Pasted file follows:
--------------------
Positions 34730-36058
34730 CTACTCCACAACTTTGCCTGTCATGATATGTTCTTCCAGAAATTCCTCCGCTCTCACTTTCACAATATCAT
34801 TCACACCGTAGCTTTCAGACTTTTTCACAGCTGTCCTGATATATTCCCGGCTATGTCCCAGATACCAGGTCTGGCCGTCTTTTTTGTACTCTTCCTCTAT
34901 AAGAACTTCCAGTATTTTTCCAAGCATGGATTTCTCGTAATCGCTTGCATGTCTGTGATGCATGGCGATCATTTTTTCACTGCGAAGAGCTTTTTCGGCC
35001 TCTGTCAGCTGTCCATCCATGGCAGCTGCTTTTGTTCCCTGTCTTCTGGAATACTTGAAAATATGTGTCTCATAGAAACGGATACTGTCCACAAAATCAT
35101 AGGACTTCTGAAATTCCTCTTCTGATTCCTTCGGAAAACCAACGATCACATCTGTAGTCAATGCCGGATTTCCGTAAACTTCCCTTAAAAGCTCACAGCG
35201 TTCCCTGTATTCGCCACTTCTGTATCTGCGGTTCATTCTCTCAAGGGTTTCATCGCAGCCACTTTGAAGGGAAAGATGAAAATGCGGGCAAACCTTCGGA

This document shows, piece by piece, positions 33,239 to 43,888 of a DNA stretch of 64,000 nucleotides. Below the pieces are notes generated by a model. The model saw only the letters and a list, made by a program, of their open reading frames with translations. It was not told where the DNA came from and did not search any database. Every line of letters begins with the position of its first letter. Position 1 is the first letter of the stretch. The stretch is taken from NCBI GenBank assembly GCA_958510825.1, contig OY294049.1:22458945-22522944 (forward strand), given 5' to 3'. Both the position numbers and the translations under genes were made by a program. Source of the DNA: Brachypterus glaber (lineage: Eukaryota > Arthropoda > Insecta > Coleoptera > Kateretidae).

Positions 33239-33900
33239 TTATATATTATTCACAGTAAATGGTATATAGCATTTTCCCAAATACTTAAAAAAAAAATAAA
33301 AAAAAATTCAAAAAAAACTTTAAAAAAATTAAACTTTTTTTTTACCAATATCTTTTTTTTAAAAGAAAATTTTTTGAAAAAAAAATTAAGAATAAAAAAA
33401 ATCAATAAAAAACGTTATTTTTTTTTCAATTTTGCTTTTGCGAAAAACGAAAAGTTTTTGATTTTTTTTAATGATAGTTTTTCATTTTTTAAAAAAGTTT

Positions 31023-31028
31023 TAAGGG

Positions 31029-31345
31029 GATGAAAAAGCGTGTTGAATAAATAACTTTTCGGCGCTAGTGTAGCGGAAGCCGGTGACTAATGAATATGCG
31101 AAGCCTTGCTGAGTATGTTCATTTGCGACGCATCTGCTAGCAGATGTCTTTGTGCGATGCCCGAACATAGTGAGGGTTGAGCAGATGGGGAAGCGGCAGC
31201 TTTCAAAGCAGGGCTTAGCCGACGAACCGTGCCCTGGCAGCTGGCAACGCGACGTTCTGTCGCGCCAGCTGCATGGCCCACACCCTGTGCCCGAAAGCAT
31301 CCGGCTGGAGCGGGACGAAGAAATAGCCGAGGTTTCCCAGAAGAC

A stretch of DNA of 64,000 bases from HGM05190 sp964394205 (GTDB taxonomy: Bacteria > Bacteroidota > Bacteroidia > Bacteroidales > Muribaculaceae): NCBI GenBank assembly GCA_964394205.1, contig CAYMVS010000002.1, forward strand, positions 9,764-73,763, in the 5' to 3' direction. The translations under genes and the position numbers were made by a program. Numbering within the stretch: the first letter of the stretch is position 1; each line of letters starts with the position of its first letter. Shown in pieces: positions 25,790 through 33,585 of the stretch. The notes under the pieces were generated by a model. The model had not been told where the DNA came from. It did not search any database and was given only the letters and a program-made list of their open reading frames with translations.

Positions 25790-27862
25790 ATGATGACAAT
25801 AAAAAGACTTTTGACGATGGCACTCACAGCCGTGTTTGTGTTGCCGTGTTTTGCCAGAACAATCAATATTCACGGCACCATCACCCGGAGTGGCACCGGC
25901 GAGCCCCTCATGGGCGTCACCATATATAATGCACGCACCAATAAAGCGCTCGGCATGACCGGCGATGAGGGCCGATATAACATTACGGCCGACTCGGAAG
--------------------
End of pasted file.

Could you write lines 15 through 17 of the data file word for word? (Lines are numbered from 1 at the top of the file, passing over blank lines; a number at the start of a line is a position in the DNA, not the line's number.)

Positions 31029-31345
31029 GATGAAAAAGCGTGTTGAATAAATAACTTTTCGGCGCTAGTGTAGCGGAAGCCGGTGACTAATGAATATGCG
31101 AAGCCTTGCTGAGTATGTTCATTTGCGACGCATCTGCTAGCAGATGTCTTTGTGCGATGCCCGAACATAGTGAGGGTTGAGCAGATGGGGAAGCGGCAGC